You can test this by going to google.com and searching for “new yearseve nyc”
It appears that Google has recently removed these listings and the original thread but it is interesting that the mapspam in now appears in specific local markets as well as nationally driven local spam in the major markets. Local has arrived.
December 10, 2007
Why today local search fails – and how to fix it (Frank Fuchs locallytype.com)
Well for local search there are a number of problems that lead to a rather poor user experience â€“ well lets say felt user experience.
1.Â Â Â The data basis to base the algorithm on for local search is poor in comparison to e.g. web search
2.Â Â Â The lack of data is more visible than in web search
In local search a user will often realize that Bobs Pizza place is not listed â€“ even so it definitely exists.
So users will get that bad feeling of not getting all the information â€“ and without the full story how are they to be convinced to find the right answer?
Nokia Pushes to Regain U.S. Sales in Spite of Apple and Google (NY Times)
â€œWe felt we could teach the U.S. market how we do business elsewhere, and frankly, that failed,â€ Mr. Kallasvuo said. â€œNow we just want to act, based on the needs and requirements of the market.â€
As it sets out to regain its footing in the United States, Apple and Google are going after Nokiaâ€™s franchise. But in doing so, they are shaking up the wireless industry in a way that may open up the one market that has flummoxed Nokia.
Trends 2008: Web access everywhere; e-commerce (Martin Kleppmann – yes-no-cancel.co.uk)
In the mobile local environment of self referential hype …. it is refreshing to hear the opinion of a neutral organisation who simply observes what is going on in the minds of consumers worldwide. Trendwatching.com produces well researched monthly briefings on the latest consumer trends worldwide. I have been following them for a while, wondering when the time would come that they would announce the mobile web as a major consumer trend. And now, in December 2007, the time has arrived. They announce in their predictions for 8 important consumer trends in 2008 (PDF):
â€œFive years ago, we introduced ONLINE OXYGEN as the engine behind all this excitement: control-craving consumers needing online access as much as they need oxygen. [â€¦] If thereâ€™s one device thatâ€™s going to introduce another few hundred million people to the online world, itâ€™s the phone. And yes, initiatives like Googleâ€™s Android and â€˜their bidding on the 700MHz bandâ€™ and WiMax and so on are definitely going to speed things up. [â€¦] donâ€™t count on consumersâ€™ insatiable demand to be online 24/7 to remain unmet forever.â€ â€“ Trendwatching.com, â€œOnline Oxygenâ€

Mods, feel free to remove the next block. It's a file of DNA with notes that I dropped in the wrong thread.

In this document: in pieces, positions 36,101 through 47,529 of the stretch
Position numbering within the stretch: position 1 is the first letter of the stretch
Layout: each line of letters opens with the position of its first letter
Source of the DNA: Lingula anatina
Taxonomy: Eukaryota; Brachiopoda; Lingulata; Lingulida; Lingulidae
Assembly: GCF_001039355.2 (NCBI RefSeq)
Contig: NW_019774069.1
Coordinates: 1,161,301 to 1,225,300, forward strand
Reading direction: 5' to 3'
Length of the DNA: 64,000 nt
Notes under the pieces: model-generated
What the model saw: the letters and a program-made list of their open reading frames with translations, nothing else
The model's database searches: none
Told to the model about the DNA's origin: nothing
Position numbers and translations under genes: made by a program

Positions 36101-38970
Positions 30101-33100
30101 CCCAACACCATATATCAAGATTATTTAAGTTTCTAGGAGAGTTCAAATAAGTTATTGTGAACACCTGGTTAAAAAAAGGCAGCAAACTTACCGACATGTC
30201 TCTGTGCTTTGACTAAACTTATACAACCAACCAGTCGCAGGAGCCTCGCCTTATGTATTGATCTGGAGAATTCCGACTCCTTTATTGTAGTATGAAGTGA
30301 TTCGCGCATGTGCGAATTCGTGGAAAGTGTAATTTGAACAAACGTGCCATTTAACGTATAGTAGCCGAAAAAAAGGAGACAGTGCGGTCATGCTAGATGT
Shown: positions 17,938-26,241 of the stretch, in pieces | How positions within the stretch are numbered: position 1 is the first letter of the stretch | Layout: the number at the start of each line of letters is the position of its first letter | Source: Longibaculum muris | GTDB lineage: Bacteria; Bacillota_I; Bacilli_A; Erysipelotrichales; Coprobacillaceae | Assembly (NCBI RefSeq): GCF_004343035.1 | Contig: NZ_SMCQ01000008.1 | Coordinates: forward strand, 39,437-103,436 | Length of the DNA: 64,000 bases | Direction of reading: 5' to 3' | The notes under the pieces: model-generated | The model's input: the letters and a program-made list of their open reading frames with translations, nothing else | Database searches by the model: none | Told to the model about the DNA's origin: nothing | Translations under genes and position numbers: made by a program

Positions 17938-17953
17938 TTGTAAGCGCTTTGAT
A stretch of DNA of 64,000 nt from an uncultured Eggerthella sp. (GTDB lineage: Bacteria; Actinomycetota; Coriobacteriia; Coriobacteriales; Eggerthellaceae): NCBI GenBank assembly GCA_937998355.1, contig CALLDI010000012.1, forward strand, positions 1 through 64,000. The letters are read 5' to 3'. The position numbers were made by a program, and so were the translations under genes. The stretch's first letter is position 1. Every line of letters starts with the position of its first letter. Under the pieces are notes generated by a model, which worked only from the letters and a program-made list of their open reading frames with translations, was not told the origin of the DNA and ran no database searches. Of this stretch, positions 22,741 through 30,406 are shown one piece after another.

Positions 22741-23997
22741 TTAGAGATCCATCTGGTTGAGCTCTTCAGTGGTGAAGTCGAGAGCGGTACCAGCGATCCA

December 8, 2007
Ads on Google Maps for Mobile (& Goog-411?) Coming Next Year (Greg Sterling – LocalMobile Search from the recent Google Local Symposium)
* Performance of mobile ads â€œis excellentâ€
* Google has discussed ads on Goog411 and will likely add them but not before the company feels comfortable with the user experience
* The response to MyLocation has been very strong
* Google will likely be introducing local business ads (which currently appear on Google Maps) on Google Maps for Mobile (the application) in the first half next year. MyLocation will enable them to be much more targeted than currently can be accomplished on the desktop.
iPhone Tops Windows Mobile Devices in Web Browsing (Market Share by Net Applications)
We’ve been tracking iPhone usage since its launch. Total web browsing on the iPhone has topped the web browsing on all Windows Mobile devices combined, as this report shows. This report is a listing of the top operating system versions in use. It is not a measure of units sold, but the share of users browsing the internet with the devices. The iPhone has had a dramatic rise in usage share in its short time on the market
Adapt Or Die: Debating The Future of The Mobile Web & The User Experience; Why The World Wide Wait Could Wreck Mobile Search & What To Do About It (Peggy Ann Salz – msearchgrove.com)
While there are some unsettling question marks around Googleâ€™s motives, the outcome to watch is how the new interest (translated: rhetoric) in openness will likely whet user appetite for more control over their search experiences and results. Brendan is also betting that users will gravitate to a variety of sources for the answers they need, a shift that will require operators to combine and expose results from storefronts, the Internet and the mobile Web. Any vendor spin aside (InfoSpace of course offers a federated mobile search solution that brings together results from a variety of sources), Brendan does have a point. If open is the flavor of the day, then operators will have to put up or shut up.